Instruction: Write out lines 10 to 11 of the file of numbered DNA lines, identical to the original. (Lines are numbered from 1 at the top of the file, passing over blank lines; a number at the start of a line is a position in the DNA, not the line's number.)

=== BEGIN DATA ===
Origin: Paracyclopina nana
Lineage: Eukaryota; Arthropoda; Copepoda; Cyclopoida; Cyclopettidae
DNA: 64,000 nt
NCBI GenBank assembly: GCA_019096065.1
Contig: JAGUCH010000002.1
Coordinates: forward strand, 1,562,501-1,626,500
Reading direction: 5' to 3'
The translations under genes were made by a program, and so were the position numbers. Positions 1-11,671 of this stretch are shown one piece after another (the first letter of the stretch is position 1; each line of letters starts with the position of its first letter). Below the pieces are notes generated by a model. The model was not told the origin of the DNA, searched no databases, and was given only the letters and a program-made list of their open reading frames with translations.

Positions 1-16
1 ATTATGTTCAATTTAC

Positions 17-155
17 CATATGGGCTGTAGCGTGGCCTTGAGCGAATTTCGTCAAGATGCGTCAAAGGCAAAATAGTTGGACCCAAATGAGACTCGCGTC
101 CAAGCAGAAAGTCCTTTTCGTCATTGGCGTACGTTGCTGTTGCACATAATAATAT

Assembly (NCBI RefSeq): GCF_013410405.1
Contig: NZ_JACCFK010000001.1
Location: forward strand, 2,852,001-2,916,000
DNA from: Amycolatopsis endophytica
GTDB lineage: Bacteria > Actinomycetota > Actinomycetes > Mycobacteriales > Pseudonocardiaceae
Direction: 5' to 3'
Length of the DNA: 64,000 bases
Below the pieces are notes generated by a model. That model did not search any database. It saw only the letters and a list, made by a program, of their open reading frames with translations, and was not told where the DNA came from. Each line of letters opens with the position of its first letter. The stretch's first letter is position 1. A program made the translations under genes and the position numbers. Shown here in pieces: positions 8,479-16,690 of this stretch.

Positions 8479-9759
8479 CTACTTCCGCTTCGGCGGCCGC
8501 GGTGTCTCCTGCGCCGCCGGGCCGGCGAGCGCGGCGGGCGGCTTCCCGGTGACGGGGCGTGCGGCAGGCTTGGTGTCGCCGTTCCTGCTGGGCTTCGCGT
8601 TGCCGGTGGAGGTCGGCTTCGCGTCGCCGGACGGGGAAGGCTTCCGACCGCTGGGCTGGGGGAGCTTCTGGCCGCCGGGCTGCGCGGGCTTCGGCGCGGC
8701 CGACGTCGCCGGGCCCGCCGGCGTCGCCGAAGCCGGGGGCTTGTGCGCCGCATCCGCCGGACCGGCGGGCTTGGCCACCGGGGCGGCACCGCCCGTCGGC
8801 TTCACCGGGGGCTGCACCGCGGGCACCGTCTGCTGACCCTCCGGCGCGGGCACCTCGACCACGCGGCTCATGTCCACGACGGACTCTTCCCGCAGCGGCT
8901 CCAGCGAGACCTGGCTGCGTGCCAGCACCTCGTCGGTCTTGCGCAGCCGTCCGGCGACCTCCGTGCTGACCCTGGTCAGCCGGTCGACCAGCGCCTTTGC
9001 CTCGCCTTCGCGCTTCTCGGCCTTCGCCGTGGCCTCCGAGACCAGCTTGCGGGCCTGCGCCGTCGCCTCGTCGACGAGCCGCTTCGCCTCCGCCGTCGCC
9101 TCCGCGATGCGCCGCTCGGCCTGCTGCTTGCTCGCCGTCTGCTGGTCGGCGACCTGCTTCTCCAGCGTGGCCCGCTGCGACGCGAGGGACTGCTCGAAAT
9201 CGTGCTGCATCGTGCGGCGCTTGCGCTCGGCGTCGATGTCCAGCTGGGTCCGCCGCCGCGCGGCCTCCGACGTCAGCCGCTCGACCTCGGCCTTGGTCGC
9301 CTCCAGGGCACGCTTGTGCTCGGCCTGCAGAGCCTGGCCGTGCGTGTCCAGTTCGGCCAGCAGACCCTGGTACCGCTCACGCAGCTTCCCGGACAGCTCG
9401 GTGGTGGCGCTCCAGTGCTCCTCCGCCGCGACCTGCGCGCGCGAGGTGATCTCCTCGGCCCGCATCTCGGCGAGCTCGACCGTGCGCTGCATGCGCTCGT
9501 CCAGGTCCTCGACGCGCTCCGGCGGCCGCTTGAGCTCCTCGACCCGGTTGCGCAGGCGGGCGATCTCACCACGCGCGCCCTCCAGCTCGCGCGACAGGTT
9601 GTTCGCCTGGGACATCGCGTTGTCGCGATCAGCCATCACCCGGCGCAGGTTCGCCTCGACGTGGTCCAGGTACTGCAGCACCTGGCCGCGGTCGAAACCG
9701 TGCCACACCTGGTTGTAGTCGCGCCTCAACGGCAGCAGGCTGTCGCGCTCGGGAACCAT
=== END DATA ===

1 ATTATGTTCAATTTAC

Positions 17-155